A Universal Language
True to the concept of African storytelling are its Adinkra symbols.
They each have a meaning and can
be used to symbolize what is going
on in a person’s life. Adinkra symbols typically have both a literal and
a symbolic meaning. The Internet
is replete with Adinkra websites,
making it a viable research tool for
middle school students to hunt for
their own set of symbols. Remind
students that the wider their hunt
for symbols, the richer their individual stories will be.
African stories have been transmitted to people of many other cultures.
There are many books and websites
containing African folktales with
universal themes for children of all
Most importantly, students
need to integrate the
Adinkra symbols as a
unified part of their design.
The idea of story time is music
to a kid’s ears, a reminder
of days gone by when it
was okay to leave the world
behind, even if for a few minutes,
to travel in the imagination. Telling stories has spanned centuries,
cultures, and age groups, surviving
the test of time, globalization, and
technology. Whether in the form
of books, movies, computer games,
music, or art, good storytelling has
never lost its appeal.
Africans have survived challenging geographical, climatic, and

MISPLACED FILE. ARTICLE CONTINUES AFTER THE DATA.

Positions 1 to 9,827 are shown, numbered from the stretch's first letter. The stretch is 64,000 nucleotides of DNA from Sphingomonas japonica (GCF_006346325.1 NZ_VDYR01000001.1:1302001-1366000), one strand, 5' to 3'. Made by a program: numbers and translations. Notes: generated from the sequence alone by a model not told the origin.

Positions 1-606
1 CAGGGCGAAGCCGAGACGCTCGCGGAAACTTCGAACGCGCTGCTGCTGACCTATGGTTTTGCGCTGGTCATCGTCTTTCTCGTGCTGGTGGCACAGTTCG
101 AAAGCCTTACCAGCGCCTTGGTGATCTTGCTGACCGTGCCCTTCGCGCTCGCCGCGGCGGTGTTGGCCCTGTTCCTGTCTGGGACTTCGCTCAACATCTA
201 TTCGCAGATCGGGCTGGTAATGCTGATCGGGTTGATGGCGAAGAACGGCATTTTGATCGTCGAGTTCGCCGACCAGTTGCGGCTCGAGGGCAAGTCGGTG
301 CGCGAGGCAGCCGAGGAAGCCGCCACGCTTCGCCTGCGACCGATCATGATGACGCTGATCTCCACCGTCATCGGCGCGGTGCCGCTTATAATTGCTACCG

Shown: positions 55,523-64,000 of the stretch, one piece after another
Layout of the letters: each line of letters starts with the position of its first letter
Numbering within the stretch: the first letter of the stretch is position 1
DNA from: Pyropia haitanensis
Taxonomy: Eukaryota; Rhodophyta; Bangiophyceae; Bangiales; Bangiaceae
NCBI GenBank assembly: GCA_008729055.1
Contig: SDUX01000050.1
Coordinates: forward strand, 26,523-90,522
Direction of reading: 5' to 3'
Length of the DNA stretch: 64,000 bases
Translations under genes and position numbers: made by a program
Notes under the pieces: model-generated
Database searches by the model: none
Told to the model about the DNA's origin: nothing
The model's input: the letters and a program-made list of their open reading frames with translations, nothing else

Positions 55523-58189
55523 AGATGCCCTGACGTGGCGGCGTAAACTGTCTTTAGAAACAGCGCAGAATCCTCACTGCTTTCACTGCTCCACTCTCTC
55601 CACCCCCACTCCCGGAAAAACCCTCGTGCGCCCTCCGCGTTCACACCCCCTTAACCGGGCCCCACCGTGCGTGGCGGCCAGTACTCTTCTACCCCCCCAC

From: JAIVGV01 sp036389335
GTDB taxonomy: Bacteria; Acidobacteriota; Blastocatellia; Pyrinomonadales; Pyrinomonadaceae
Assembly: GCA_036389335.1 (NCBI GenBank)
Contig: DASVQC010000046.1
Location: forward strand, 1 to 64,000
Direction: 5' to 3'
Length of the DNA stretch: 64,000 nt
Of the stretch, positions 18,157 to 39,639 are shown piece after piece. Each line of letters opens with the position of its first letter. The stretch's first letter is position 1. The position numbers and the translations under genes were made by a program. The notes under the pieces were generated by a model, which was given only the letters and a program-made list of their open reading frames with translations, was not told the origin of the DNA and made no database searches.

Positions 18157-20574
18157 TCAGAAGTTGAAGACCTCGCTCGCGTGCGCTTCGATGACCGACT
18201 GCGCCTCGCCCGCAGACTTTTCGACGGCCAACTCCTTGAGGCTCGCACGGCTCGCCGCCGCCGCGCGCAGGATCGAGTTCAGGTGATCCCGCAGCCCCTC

economic conditions over many
centuries. Even the slave trade could
not kill the indomitable spirit of
the African people, and those who
survived tried to keep their culture
alive. Storytelling was their mode of
transmission. Most of their stories,
had some kind of message or moral.
The stories were used to pass on the
ethics, knowledge, virtues, values,
and lifestyle of their people.
Did you know that the Br’er
Rabbit stories were not originally
American, but African? Many other
Have students collect the symbols that remind them of either
their own lives (autobiographical
approach), or an imaginative story
(creative writing approach). Remind
them that although each symbol
is visually attractive, they should
make their selections based not on
looks, but on meaning.
African-Inspired Wall Hangings
To begin the studio part of the
project, explain to students that
African cloths, whether they’re for
wall hangings, garments, or table
coverings, were used for ceremonial
purposes; they were not merely dec-
orative. Unlike what we do in the
West to decorate our homes, African
wall hangings served as communication tools.
An ideal material to use for stu-
dent hangings is brown packaging
paper, which can easily be crinkled